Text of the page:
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    D. Matthew Boyer
    Stephen Alkins Ph.D.
  • Icon for: Denice Blair

    Denice Blair

    Informal Educator
    May 11, 2022 | 11:17 a.m.

    This is a very interesting model! I can see how designing the resources with input and feedback from the users mirrors the way many of us get information for learning in real life. Instructional web pages, videos, apps, and other tools usually are not usually static - they get evaluated and updated in response to users' needs. I'm just imagining the good ways textbooks created this way would enhance learning.

     
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    Leah Wiitablake
    D. Matthew Boyer
  • Icon for: Leah Wiitablake

    Leah Wiitablake

    Lead Presenter
    Graduate Research Assistant
    May 11, 2022 | 06:56 p.m.

    Hi Denice,

    Exactly! And because we’ve created this space where the students know they can talk freely about their opinions and what helps them, they also generate some incredible solutions that many of us would not have thought of on our own. If there was a way to allow students to give feedback on other textbooks and to give ideas of ways to improve, it would be amazing!

     
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    D. Matthew Boyer
  • Icon for: Stephen Alkins Ph.D.

    Stephen Alkins Ph.D.

    Facilitator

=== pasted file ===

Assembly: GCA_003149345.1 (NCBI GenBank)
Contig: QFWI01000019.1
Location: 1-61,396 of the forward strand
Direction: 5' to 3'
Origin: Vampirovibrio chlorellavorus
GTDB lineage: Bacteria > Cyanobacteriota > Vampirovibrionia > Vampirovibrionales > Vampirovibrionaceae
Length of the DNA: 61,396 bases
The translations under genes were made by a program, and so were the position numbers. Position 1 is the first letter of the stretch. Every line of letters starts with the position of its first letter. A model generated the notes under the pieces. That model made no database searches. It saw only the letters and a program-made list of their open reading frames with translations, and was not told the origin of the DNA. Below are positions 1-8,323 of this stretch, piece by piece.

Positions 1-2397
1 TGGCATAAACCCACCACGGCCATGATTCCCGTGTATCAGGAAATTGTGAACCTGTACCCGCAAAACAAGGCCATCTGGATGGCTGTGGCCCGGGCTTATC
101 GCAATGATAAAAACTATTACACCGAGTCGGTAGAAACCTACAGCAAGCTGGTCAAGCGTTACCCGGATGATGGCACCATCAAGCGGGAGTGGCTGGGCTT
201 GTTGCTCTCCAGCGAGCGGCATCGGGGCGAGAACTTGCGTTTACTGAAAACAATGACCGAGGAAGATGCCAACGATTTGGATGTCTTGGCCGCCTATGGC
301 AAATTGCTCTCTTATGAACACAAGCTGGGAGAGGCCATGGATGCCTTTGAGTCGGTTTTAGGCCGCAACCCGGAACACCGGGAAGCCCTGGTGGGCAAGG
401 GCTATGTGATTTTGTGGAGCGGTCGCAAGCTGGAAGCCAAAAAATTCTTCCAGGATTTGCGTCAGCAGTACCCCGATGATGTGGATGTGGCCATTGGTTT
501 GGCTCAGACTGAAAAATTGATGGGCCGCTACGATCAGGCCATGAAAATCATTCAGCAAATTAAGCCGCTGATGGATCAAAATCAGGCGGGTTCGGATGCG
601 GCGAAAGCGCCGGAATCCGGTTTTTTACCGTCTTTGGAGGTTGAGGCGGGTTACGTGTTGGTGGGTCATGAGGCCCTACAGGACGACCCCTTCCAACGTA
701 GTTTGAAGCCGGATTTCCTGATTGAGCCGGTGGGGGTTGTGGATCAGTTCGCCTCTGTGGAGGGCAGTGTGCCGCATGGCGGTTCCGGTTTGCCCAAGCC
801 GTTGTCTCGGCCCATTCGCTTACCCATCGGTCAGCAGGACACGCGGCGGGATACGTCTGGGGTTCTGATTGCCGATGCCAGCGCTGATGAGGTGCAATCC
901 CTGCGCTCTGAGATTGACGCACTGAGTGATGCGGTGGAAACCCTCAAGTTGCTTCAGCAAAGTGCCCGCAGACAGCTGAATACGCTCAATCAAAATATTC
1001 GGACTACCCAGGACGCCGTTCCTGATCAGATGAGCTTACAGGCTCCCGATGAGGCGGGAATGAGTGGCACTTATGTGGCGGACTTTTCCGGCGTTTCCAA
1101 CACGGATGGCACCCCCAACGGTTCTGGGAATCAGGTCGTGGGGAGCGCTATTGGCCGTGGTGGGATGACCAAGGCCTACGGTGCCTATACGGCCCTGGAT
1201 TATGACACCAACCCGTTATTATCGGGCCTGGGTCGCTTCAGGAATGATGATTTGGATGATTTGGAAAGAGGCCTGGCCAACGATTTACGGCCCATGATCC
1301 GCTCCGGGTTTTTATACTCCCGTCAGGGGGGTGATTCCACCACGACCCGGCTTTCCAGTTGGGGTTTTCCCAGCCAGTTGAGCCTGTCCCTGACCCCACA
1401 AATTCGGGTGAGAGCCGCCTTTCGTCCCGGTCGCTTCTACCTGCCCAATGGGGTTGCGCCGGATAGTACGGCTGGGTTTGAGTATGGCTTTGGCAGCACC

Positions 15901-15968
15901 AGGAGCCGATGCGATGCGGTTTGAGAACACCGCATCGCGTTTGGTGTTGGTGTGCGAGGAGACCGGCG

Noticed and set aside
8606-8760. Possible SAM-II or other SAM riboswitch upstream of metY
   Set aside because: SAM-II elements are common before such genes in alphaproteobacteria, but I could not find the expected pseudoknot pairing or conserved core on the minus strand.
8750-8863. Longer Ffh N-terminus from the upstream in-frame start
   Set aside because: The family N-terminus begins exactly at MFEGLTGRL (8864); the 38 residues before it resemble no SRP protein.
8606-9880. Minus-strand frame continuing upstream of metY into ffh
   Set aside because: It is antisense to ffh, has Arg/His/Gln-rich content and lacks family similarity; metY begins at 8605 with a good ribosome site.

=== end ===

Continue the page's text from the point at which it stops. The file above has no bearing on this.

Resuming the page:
Diversity, Equity, Access, Inclusion, and Belonging Officer
    May 11, 2022 | 12:46 p.m.

    Thank you for the presentation here.  I agree with the previous sentiments about how intriguing this is.  I appreciate the use of CAST-developed UDL guidelines for accessibility; the next step would be thinking of ways students who may not have access to digital resources can still take advantage of these textbooks (e.g., rural communities, English learners in K-12, etc.). As part of your diverse contributions have you also thought about infusing indigenous epistemologies or afrofuturistic frameworks within engineering as a way for seeing the commonalities and differences between western and indigenous perspectives of robotics and engineering practices.  This may also help generate more inclusion and interest in STEM, particularly for marginalized groups, to elucidate the diversity and ties to innovation and social justice in robotics.